Perspective and Interpretation in Video Game Storytelling

Hallway Mirror by Helen.2006

With the right game, a computer screen can become mirror.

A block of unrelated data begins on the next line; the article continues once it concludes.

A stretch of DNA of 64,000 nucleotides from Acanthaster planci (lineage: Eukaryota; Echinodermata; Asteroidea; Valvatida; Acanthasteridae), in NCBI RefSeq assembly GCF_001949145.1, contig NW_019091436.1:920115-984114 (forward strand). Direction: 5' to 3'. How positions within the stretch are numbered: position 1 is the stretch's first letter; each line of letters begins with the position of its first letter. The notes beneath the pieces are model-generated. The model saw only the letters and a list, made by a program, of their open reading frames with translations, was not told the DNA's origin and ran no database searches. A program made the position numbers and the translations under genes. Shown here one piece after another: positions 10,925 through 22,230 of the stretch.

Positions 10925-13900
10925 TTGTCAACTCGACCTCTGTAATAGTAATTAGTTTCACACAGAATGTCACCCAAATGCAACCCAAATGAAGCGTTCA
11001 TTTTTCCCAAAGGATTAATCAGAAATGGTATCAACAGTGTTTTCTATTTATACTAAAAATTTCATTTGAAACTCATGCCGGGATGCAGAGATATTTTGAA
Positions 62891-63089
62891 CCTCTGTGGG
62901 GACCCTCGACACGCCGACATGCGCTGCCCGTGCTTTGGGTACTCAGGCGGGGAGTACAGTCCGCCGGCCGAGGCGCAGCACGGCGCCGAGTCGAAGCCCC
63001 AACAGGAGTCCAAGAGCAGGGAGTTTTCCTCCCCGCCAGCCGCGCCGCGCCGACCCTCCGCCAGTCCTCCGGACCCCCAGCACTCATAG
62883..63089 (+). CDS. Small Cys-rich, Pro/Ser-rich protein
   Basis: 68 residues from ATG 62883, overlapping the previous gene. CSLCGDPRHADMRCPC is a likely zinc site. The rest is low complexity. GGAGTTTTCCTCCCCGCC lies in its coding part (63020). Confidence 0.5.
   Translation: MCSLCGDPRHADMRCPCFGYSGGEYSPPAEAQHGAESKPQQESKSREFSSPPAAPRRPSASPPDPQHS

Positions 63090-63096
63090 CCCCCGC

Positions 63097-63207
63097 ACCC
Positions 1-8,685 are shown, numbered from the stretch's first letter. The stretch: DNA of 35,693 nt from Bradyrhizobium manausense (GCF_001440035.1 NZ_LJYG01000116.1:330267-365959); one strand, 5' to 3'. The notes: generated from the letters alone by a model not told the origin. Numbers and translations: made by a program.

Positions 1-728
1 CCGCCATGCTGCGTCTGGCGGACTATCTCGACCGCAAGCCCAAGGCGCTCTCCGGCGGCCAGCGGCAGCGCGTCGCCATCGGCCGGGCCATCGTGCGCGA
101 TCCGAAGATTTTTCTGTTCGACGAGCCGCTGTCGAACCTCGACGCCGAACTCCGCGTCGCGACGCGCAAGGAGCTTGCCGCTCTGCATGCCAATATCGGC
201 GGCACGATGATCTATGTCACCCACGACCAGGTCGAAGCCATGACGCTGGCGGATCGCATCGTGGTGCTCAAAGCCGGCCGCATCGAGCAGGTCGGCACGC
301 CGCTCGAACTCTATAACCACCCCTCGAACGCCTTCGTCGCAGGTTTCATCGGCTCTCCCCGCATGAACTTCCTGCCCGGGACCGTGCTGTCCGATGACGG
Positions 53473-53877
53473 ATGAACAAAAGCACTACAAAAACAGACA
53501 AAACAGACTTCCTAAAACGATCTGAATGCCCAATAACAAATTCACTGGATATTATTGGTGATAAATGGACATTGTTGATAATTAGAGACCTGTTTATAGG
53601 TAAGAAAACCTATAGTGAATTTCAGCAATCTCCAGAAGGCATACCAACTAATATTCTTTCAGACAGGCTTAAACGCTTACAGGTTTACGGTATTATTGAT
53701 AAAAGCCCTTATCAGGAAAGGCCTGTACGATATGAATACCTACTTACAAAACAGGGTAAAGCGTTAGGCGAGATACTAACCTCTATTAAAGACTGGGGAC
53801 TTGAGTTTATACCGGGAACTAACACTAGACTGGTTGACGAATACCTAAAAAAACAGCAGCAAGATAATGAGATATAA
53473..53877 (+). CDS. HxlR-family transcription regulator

A little over a year ago I became interested with interactive fiction, books or video games that are stories the player creates or manipulates.  As a kid I loved reading Choose Your Own Adventure books, so much so that I asked my first grade teacher if I could create one for a writing project.  She said no.  Recently I discovered that interactive fiction was still alive and kicking, which inspired me to play around with various programs in the hope of developing a game of my own.  My best attempt at creating a Zork-like game unexpectedly turned into an as-of-yet unpublished novella called Nimossany.  The main reason why I’ve been so resistant to publish is because of the story’s perspective.  Second-person present tense is a difficult to write, and equally difficult to read.  If the author can’t convince the reader that the “you” in the story is actually them, then the reader will be lost and bored.  For a long time I considered changing Nimossany‘s perspective to something more typical of prose fiction.  However, three well-written works have convinced me that sticking with second-person is the right move.  The three modern games that I feel have influenced my decision are Depression Quest, Gone Home, and Dear Esther.  Each of the games make use of different storytelling styles to convey some very difficult, hard to digest themes, and present them in a way that makes game play engaging and personal.

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